Should you try Vero?

Should you try Vero? It’s completely up to you. And if you want to, do your own research, read all the Ts and Cs and then decide. I have – here’s why. We all know that early adopters to any platform have the greatest chance of success on it, so that’s that box ticked. The idea is interesting too.

Now, you might be thinking ‘but what if it doesn’t last or changes?’… and my answer would be ‘and?’. See, for the first million sign ups, it’s free, so you haven’t lost any money. You will lose some time if it doesn’t work out, but I see it as research and learning… and really the amount of time involved to learn about this new platform is minimal… and can be controlled by YOU. If you want to get on it and spend five mins messing around, good for you. You don’t have to commit to the next three weeks solidly. The choice is yours – as it is with all social media. And if you hate it for whatever reason, you can delete your account.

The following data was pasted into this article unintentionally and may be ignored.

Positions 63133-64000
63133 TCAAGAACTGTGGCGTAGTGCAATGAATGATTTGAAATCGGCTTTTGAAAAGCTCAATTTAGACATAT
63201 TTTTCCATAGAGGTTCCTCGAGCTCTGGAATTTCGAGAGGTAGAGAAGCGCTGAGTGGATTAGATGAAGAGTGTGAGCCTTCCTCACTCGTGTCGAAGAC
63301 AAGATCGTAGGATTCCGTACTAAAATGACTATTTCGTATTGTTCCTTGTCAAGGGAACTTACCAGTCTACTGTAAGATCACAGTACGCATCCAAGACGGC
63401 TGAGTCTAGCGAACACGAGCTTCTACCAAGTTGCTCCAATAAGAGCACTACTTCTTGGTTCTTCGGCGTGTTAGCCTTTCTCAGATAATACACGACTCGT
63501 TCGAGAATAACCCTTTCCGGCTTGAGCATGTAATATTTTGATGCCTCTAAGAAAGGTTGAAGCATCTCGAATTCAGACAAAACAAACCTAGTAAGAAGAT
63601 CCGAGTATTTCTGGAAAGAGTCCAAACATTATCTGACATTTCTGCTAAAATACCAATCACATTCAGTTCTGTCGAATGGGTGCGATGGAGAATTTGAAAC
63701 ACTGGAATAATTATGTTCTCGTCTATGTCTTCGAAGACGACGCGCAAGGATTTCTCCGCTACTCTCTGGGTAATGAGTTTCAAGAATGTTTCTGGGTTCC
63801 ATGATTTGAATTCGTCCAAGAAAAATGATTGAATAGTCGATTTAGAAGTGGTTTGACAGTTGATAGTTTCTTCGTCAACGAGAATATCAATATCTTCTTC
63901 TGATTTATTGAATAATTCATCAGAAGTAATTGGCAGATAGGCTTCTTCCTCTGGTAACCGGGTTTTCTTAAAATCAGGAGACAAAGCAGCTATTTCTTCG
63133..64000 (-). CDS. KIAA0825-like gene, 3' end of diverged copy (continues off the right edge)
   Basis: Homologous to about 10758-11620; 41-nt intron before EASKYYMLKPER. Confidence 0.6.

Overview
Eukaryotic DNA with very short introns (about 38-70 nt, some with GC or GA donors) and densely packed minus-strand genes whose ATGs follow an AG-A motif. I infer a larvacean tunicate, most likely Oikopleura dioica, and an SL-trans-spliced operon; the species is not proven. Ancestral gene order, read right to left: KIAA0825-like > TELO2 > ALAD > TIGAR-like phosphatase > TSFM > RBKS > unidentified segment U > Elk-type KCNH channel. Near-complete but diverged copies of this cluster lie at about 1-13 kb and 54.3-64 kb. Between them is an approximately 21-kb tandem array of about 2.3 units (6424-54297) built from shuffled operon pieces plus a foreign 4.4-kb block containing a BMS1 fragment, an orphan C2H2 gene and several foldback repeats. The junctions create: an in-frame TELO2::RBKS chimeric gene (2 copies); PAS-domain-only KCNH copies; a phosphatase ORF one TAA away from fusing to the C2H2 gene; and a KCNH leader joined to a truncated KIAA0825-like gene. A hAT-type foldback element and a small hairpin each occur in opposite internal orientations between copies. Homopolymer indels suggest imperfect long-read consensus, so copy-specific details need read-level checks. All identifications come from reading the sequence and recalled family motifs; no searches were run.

And if it does become the next big thing, then you’ll be an early adopter and that’s a great position to be in.

What do other people think about Vero?

A lot of people seem very excited about it on other social media platforms, but I first heard about it through Sara Tasker of Me and Orla fame. Sara is an Instagram legend and produces a superb podcast called Hashtag Authentic that I would recommend anyone in a creative industry listens to. I asked Sara what she thought about it and why she got involved. She said: “I like the premise of algorithm free – I genuinely miss that on all my social media. Plus it’s the first platform in ages that enough people have adopted to make it worth being on!”